We all saw it coming. Anyone who knew Kelsey Wroten when she was an Illustration major at the Kansas City Art Institute knew that she’d have an impact beyond Kansas City. And it’s happening now.
Kelsey’s talent and tireless work ethic have landed her in a vast array of prestigious publications: The New York Times, NPR.com, The New Yorker, Vice, Bust, The Village Voice, Boom! and The Portland Mercury, among others. Her recent move from Kansas City to Brooklyn may have been inevitable—but it was from a tiny studio shared with five other artists in the Hobbs Building in the West Bottoms that she launched her career.
The video here shows the distinctiveness and remarkable clarity of her work. In some ways, she may be a direct descendant of Kansas City’s most famous commercial artist, Walt Disney. But her idiosyncratic style and exploration of gender and social issues put her more in the line of graphic novelists like Lynda Barry, Gary Panter and Alison Bechdel. As she points out, though, her storytelling is less autobiographical than most graphic novels.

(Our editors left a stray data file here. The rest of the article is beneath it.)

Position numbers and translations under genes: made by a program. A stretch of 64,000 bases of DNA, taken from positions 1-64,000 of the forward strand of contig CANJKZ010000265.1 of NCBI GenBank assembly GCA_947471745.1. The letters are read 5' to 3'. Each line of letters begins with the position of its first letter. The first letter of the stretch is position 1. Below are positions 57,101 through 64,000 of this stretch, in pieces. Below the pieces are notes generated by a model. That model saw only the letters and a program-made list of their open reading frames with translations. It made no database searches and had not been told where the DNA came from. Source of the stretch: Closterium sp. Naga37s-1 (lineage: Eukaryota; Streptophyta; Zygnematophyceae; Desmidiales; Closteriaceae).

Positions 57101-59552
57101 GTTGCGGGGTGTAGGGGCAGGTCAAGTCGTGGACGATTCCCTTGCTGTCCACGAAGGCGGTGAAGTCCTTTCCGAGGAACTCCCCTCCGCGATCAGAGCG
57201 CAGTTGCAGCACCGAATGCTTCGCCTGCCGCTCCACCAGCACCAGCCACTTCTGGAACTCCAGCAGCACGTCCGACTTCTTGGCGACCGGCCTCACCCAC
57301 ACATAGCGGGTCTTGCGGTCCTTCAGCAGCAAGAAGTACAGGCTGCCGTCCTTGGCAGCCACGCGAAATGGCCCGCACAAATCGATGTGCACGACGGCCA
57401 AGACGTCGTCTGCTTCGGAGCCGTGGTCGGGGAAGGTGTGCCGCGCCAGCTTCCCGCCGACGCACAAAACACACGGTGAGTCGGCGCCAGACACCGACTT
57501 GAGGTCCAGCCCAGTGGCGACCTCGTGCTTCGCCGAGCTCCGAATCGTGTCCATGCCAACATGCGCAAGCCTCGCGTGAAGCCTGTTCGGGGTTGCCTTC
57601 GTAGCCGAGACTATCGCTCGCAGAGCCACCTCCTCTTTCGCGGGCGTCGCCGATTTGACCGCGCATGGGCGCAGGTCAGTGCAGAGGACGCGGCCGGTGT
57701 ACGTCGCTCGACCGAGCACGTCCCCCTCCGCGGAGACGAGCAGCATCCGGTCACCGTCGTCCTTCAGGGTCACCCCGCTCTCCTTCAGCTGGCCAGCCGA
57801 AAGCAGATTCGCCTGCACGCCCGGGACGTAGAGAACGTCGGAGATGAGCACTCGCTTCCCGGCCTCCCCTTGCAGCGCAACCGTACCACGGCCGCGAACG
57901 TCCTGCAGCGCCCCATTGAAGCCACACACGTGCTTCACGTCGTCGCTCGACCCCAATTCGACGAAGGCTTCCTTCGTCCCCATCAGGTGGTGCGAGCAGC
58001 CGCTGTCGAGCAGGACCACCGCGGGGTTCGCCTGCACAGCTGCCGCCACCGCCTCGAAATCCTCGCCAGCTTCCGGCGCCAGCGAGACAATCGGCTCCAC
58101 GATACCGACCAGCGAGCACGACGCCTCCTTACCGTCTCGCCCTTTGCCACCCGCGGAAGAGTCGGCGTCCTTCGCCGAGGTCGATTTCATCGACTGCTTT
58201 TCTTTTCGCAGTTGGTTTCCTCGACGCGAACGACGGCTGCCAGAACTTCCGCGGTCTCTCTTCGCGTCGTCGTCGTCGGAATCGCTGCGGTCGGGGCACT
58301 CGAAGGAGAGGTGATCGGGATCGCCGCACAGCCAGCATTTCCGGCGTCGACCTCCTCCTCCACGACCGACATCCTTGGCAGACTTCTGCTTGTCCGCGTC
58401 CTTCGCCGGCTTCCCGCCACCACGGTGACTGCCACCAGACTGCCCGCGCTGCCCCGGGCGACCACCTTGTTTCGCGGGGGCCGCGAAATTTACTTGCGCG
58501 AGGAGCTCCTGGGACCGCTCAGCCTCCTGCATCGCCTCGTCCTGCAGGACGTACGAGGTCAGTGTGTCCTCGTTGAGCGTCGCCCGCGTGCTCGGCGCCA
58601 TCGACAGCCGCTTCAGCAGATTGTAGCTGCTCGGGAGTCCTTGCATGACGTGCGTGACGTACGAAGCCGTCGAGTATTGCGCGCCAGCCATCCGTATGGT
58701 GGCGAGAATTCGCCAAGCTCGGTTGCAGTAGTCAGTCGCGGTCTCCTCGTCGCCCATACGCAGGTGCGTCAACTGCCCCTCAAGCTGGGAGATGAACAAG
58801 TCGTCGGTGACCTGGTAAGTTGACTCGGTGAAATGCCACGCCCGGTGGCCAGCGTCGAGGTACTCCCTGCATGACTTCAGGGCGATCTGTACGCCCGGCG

Listening to her talk about her work in this video is reminiscent of the way she’d present it as a student—plainspoken but witty, self-deprecating but with a certain confidence in her ability to get across to an audience—always with a nod to the idea that an artist is a work in progress.
Kelsey Wroten is currently working on a graphic novel due out in 2018 on the Uncivilized Books imprint. And we can’t wait.
Check our her work here: http://kelseywroten.com
Music in the video courtesy of The Rey Tones.